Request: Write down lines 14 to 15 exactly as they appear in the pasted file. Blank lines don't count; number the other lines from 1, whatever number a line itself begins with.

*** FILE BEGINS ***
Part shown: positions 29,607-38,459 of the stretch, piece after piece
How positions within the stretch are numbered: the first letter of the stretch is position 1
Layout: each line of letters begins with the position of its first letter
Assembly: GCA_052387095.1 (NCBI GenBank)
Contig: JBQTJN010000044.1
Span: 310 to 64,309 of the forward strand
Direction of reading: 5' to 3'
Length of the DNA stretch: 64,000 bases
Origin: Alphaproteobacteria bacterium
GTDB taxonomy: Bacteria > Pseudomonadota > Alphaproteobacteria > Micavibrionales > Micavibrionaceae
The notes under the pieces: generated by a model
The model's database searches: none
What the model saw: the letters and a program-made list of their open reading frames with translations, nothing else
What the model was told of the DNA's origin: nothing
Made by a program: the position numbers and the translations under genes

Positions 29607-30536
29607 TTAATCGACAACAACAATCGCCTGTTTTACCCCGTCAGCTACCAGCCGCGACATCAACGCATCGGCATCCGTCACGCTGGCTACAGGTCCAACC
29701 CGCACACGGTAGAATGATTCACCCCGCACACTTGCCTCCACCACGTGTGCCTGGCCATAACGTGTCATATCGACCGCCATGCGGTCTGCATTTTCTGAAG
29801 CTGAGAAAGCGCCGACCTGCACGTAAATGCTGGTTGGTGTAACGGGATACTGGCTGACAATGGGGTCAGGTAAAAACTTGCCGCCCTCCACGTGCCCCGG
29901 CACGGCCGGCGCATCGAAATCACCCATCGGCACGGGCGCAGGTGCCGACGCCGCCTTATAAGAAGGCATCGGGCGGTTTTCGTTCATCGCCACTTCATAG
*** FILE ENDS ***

What the model was told of the DNA's origin: nothing
Made by a program: the position numbers and the translations under genes